Long considered a dusty, antiquated, and macabre craft, Allis Markham and her team at Prey are breathing new life into the art of taxidermy. Allis and her team defy a lot of perceived notions, as their work goes far beyond the typical hunter’s trophy. Their main studio, located in the Spring Arts Tower, is part classroom and authentically appointed Victorian sitting parlor. Visitors are greeted by the exotically unusual ‘Bug’, a rescue toucanet who is as affectionate as she is striking in her splendor. The only living animal in the studio this day, (there’s normally a few shop dogs milling about), Bug munches on some fresh blueberries and melon. “Don’t mind the flies, they’re here for the fruit, not the dead stuff,” Allis quips.
The team does the bulk of their work here, as well as classes, “We’re the only taxidermy school in Los Angeles,” Allis tells. She and assistant Madison Rubin, with Studio Manager Jen Hall make up the Prey Taxidermy team. Allis and Madison both started their training under the tutelage of the Natural History Museum’s master taxidermist, Tim Bovard. “With taxidermy, it’s a mentor/apprentice relationship. You learn by working for years for free,” Allis explains.
A Midwestern native, Allis tells the tale of how it all began, “I collected taxidermy for years. I grew up hunting and fishing, and always did sculpture and art. I did a lot of ceramics and leatherwork.” After college, she took a regular marketing job, but left soon after, “I hated my corporate job. You never got to finish anything, and you never got to work with your hands.” Her background and love for sculpting had a huge influence on her move into taxidermy, though there’s many skill sets needed to be on the level she and Madison are, “You need an understanding of anatomy and zoology...and painting too.” Works can take months to make, it’s a multi-stage process as Allis explains, “These animals weren’t killed for art, (they mostly acquire the animals through pest control or animals used for meat)...we’re just using the skins.” Those skins take months to tan and turn into leather, while casts and molds are made. Once done, the sewing and grooming begin.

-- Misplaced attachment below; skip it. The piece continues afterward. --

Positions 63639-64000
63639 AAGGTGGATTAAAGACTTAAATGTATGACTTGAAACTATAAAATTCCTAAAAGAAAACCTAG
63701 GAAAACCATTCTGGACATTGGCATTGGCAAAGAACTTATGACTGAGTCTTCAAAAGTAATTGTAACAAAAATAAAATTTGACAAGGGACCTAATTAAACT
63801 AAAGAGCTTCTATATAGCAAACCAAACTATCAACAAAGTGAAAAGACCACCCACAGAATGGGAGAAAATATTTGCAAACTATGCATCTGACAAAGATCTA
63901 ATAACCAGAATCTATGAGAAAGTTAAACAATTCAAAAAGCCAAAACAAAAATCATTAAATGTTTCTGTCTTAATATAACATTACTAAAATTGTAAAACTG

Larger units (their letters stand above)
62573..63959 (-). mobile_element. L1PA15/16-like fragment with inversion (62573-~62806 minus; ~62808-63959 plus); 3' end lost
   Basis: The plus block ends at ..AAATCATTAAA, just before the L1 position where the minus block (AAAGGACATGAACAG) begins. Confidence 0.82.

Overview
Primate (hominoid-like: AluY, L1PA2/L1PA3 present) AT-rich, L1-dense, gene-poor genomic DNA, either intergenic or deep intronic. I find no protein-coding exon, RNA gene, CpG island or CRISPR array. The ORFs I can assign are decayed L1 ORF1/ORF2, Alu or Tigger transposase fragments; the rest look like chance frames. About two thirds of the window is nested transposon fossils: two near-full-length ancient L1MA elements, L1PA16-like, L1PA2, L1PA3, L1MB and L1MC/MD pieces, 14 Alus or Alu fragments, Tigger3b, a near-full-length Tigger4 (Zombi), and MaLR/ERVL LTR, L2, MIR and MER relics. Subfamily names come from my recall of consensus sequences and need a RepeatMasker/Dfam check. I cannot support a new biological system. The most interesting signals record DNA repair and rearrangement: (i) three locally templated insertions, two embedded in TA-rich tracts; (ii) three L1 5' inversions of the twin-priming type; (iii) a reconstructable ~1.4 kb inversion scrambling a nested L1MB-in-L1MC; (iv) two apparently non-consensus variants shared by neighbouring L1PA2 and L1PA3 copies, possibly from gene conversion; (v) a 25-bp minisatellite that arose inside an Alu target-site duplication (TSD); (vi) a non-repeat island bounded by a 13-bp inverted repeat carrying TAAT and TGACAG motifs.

Creatively, Allis and Madison juxtapose their strengths and styles to create work that is elegant, educational, and occasionally whimsical. “I love skinning and prep work,” Madison says with a bewitching grin. Her grisly, but impeccable handiwork has earned her the title of ‘Specimens Manager.’ Her works tend to be on the more whimsical side, “I like the macabre,” she admits. For Allis, “My favorite part is putting them together. What natural thing is this animal doing that gives it personality? We always do what’s a natural characteristic of that animal...so they look frozen in that moment they’re about to do something.” Stylistically, Allis has a more traditional sensibility, but Allis says all Prey’s work is respectful, and natural, “I like the Victorian aesthetic, they really did see a lot beauty in death. I’m taking a dead animal, and making it look alive again. I think I take a very sunny approach to death,” she smiles. “It is a celebration of this animal’s life...I’m honored...I’m literally seeing it inside and out, and I’m learning from it. If I can then take that animal and let other people learn from it, if in someone’s home where it can pique curiosity, or in a museum where possibly millions of people can see it, then it does have a new life.”
Written by Scott Meisse
Photographed by Matt Daniels
Videography by Matt Daniels